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RESTful routes are still quite powerful

Are RESTful routes still a useful abstraction when we have other options?

Are RESTful routes still a useful abstraction when we have other options?

TL;DR: Even though it may seem obvious, RESTful API design can still be an incredibly versatile and flexible architecture. It merits remembering that controllers conforming to this design are capable of responding with multiple types of representations for a given resource request, allowing us to maintain parsimonious mental models for organizing business logic.

How do I RESTfully download?

I was recently chatting with my friend Christian about Ruby on Rails and how I’ve been enjoying its maturity and stability. I mentioned that one aspect I’ve been particularly enjoying is using REST as a guiding priniciple to write my APIs.

Christian mentioned to me that it seems like a lot of JS frameworks are moving away from writing RESTful APIs, replacing them with other options like graphQL or gRPC. One explanation for reaching for these alternatives may be that some requests, like sign_in, don’t cleanly map to a given CRUD action for a resource. I hesitantly agreed with Christian, though seeing a sign_in action modeled as a new Session conceptually has made sense to me ever since I first encountered that pattern.

Still, with Christian’s words echoing through my head, I sat down today to write a bit of code and was almost stumped while trying to design a RESTful Rails endpoint for downloading a resource.

In vanilla Rails, I’ve gotten used to thinking about our controllers being responsible for only serving either the resource’s HTML (i.e., a partial) or a JSON, or if you’ve hotwired your app, perhaps a Turbo Stream. So…what happens if my controllers are already set up to serve partials but I also want to download a resource as, perhaps, a YAML file?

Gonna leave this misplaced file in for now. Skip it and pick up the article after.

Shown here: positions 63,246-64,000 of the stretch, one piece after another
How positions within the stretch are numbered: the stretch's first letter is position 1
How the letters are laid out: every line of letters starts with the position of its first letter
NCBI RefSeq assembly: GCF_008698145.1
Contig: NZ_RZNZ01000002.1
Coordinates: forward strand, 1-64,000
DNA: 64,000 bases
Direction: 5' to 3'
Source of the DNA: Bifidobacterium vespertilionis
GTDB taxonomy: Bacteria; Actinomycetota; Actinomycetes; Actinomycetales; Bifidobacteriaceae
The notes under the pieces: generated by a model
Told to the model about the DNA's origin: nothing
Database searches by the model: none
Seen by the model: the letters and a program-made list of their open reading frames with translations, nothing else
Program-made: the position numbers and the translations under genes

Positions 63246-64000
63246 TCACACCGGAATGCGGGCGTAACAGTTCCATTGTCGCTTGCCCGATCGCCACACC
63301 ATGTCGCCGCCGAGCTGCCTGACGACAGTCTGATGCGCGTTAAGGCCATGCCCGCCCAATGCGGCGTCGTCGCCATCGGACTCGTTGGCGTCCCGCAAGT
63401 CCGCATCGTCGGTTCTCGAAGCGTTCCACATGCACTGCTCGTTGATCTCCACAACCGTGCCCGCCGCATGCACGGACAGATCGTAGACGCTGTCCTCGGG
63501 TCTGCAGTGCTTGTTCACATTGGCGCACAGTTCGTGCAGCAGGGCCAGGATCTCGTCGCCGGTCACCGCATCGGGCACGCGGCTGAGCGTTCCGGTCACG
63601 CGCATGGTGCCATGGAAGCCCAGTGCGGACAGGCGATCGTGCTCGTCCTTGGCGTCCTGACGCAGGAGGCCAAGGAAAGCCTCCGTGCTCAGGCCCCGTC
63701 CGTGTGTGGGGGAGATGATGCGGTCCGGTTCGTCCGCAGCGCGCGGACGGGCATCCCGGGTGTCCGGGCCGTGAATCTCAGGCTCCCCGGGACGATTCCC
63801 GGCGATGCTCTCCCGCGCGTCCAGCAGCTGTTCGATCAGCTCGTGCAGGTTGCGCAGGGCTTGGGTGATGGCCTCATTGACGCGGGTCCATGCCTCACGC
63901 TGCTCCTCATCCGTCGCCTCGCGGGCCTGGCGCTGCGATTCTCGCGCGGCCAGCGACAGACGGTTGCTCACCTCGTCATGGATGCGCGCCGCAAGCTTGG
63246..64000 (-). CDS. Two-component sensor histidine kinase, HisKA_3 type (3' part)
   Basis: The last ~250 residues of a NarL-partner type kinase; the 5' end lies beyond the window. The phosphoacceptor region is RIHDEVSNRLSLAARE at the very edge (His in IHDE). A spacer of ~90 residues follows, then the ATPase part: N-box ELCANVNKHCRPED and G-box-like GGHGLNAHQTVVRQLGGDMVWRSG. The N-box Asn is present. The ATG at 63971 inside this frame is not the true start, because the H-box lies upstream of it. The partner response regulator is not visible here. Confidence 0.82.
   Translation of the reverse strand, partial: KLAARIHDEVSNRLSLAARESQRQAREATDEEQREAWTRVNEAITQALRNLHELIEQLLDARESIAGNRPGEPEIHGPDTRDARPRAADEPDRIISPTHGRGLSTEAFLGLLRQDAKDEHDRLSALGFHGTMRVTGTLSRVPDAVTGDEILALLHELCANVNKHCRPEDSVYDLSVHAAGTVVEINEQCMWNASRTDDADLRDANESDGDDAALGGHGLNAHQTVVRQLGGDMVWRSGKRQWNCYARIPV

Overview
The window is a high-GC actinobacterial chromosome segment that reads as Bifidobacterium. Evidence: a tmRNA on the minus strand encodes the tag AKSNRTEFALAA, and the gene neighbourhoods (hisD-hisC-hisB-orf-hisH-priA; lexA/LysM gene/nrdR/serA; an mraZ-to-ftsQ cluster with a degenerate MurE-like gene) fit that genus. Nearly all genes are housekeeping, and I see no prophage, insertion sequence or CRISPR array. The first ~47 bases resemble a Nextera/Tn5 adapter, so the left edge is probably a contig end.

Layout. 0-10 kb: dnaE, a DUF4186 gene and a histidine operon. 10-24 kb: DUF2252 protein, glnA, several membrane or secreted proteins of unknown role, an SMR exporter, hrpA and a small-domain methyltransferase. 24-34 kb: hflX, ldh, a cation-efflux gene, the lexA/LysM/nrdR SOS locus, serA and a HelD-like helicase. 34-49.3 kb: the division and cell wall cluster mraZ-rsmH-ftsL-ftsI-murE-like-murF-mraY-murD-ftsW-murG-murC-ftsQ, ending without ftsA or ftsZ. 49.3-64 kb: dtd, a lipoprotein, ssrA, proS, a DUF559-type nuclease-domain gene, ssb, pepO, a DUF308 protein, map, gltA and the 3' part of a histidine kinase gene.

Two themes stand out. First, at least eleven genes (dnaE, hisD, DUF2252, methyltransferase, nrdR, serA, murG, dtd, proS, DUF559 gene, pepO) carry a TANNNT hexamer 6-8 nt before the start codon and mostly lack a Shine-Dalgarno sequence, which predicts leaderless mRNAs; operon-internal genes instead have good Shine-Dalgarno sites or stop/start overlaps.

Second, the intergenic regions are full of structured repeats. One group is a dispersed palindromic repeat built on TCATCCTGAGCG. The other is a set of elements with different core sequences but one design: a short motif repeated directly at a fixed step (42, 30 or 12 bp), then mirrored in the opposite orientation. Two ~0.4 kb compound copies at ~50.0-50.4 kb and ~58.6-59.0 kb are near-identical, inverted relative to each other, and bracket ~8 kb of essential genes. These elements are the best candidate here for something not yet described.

MIME-types to the rescue

As I mentioned above, Rails controllers let us respond to different MIME-types like html, json, or turbo_streams. I realized that the act of downloading a course is just like requesting that resource, only this time in a different format than one of the existing MIME-types that I’m used to (e.g. html or json).

What this means is that rather than needing to define a custom action and route, I should be able to send a GET request to an existing controller with a different content-type.

Since I want to download a YAML file, I’ll need to set the content-type to text/yaml.

To get this to work, I’ll need to do a few things — First, the MIME-type needs to be registered with Rails:

# config/initializers/mime_types.rb

Mime::Type.register "text/yaml", :yaml

In my case, I was requesting a Course.

So, in my courses/show.html.erb page, I could simply add a new link_to url helper:

# app/views/courses/show.html.erb

<%= link_to t("download"), course_path(@course, format: :yaml) %>

Finally, in my controller, I’m able to leverage the Rails ActionController#send_data1 method to efficiently stream this request from my CourseController#show action:

# app/controllers/courses_controller.rb

class CoursesController < ApplicationController
  before_action :set_course, only: [:show, :edit, :update, :destroy]
  def show
    respond_to do |format|
      format.yaml { send_data @course.to_yaml_file, type: "text/yaml", disposition: "attachment" }

So what?

I know this blog post isn’t an earth-shattering revelation. Frankly, this approach feels quite obvious to me in retrospect. I imagine that graphQL, gRPC, and other approaches may still have significant benefits that perhaps I’m not fully appreciating. That said, remembering the purpose behind RESTful API design and trying to return to first principles gave me a renewed appreciation for how powerful an abstraction it remains to this day.


  1. I chose to dynamically generate the yaml file by defining an instance method on my Course model. However, if the resource you are trying to represent already exists as a file, you can use the ActionController#send_file method to send it instead.

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